Why is door insulation important?
How much sound and heat your doors are capable of trapping is an important consideration when you're choosing doors, especially for external doors like the front and rear doors. A draughty door can contribute significantly to your heating or cooling costs.
Likewise, anyone who’s ever lived close to a main road can tell you the importance of being able to exclude noise from outside. Soundproofing's also important for interior doors - some noises just don't need to be shared with the rest of the household...
How do different types of doors perform?
There are many factors that can affect how well your doors block out heat and sound when they're closed. The type of door is important, as this often determines how completely the door can be sealed. With some adjustments, hinged doors and bi-fold doors can almost perfectly seal off an entrance, whereas sliding or stacker doors will always need some space between themselves and the wall to slide properly, meaning unless they're very finely engineered, they don't normally perform as well for either purpose.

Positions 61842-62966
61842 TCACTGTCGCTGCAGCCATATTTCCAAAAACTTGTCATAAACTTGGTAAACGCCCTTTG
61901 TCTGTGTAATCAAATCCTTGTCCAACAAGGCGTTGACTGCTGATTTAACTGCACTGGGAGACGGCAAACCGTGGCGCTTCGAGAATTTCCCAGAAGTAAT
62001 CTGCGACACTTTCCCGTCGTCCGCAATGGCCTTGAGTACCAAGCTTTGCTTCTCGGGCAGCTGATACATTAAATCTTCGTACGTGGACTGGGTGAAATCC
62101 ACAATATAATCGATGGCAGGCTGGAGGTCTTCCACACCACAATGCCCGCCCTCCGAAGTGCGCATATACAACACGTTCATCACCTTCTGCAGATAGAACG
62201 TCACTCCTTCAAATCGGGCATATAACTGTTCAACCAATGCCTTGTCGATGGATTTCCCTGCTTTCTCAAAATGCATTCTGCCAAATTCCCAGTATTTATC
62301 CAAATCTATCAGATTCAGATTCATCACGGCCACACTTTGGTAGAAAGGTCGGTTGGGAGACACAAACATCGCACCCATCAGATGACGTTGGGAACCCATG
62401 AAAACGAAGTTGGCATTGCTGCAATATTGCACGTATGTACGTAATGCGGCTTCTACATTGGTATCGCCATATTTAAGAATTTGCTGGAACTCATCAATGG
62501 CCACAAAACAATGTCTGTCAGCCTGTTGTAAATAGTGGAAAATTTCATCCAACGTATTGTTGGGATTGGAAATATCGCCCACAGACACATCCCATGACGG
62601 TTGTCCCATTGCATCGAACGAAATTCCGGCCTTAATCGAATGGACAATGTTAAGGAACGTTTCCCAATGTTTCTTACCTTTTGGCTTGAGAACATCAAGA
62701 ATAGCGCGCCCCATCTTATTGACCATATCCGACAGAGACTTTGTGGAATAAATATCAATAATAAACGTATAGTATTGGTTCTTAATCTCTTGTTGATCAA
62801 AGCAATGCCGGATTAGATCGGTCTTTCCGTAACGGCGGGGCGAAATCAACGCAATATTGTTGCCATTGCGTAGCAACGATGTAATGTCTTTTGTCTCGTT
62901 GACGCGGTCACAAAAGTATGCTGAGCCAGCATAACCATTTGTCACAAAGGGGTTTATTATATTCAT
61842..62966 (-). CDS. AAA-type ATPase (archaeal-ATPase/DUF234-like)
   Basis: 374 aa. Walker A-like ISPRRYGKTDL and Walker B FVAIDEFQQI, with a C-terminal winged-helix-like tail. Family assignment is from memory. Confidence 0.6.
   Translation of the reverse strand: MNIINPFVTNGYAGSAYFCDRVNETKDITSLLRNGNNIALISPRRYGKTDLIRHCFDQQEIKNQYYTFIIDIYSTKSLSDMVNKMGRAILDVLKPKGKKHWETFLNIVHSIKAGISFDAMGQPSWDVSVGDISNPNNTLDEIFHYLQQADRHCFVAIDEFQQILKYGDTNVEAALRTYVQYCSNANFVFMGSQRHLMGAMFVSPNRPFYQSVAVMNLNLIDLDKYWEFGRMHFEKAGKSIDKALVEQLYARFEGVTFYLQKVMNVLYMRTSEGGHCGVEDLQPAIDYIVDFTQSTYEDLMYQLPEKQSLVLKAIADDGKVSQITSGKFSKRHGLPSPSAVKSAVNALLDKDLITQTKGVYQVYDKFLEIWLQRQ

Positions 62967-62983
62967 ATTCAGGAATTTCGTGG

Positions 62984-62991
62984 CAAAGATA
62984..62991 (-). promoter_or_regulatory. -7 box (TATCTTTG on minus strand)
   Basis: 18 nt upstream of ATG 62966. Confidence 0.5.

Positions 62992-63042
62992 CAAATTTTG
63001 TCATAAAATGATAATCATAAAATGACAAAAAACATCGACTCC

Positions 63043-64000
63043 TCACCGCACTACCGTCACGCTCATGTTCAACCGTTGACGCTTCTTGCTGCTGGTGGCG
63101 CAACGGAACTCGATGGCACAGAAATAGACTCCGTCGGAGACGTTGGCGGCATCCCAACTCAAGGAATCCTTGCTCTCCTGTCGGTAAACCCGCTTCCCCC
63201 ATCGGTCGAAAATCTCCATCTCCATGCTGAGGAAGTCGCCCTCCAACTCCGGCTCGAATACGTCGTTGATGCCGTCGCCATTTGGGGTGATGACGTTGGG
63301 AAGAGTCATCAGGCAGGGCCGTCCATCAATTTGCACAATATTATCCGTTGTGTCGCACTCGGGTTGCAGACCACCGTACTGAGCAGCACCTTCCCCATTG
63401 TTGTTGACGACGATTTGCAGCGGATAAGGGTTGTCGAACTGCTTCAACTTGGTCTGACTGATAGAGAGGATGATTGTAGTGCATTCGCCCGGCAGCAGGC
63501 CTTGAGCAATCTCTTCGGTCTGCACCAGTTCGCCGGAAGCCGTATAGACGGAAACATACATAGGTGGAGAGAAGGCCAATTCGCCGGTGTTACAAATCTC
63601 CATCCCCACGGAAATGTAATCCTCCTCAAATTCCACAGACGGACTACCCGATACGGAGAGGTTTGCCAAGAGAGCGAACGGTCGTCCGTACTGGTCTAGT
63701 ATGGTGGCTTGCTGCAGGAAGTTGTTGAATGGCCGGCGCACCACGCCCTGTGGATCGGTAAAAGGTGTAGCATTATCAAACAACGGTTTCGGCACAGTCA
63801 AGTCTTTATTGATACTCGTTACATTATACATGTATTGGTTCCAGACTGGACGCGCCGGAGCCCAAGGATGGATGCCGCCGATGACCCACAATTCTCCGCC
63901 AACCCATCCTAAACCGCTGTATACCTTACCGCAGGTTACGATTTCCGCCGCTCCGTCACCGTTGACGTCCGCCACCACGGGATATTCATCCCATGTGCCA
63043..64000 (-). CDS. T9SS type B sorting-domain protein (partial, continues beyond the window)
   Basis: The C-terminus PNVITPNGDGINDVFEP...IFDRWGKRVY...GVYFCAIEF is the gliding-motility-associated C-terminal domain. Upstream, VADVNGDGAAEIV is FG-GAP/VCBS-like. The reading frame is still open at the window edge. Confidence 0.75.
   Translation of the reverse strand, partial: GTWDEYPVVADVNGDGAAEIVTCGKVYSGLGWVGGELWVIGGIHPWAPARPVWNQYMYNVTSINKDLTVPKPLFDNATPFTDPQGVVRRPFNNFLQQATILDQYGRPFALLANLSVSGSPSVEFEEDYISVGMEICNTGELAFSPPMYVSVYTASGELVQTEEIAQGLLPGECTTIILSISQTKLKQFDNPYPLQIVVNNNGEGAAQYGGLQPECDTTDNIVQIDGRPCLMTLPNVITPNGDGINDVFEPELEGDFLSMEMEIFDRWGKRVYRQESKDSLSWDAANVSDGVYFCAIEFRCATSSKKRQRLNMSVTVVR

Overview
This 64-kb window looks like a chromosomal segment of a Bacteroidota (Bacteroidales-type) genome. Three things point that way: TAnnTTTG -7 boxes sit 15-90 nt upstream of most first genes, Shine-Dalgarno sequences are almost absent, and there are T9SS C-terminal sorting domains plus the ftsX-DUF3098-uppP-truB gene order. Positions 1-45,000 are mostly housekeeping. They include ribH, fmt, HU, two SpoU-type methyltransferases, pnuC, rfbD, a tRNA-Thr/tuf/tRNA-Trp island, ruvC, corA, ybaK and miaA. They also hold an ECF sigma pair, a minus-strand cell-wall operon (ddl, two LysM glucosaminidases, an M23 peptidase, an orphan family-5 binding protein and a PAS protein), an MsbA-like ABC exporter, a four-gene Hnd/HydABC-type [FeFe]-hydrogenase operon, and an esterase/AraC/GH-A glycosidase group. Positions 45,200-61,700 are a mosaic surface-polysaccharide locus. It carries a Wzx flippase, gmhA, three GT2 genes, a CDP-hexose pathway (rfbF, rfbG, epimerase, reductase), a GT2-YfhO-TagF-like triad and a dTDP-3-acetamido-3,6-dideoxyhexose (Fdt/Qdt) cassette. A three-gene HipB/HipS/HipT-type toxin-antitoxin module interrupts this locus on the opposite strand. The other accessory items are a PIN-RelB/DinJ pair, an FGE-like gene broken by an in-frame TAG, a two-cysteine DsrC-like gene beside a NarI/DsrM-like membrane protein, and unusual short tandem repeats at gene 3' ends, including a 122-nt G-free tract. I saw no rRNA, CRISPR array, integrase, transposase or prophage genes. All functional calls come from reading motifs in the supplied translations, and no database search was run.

What role do materials play?
Materials too will play a big role in how efficiently your doors perform. Metal doors will carry sound and heat a lot more readily than a wooden or UPVC door will, simply because metal's such a good conductor. Solid core doors perform better than hollow core doors simply because of their density, although a well-fitted hollow core door will still provide sufficient sound dampening for most homes.
The performance of glass panelled doors will depend largely on the whether they're single or double glazed, use low-e glass or use a window film. When they're closed, glass doors are effectively large windows, and accordingly can be responsible for a large amount of heat loss if they're not thoughtfully planned. Double or triple glazing is normally more expensive, but will make a big difference in terms of how much heat and sound are allowed through.
Sealing the gaps around doors
Heat and sound will escape around the sides of hinged doors wherever there is space for it to do so. This can be dealt with somewhat by things like light foam strips being glued around the inside of the door frame to provide a filler for the gaps between the frame and the door, and by weather strips, which prevent cold air from blowing in underneath the door.
A less permanent measure to block draughts from under doors is the common draught excluder (or door snake), a simple, metre-long length of cloth tubing stuffed with foam which is placed along the sill of the door when it’s closed to stop the wind from blowing through.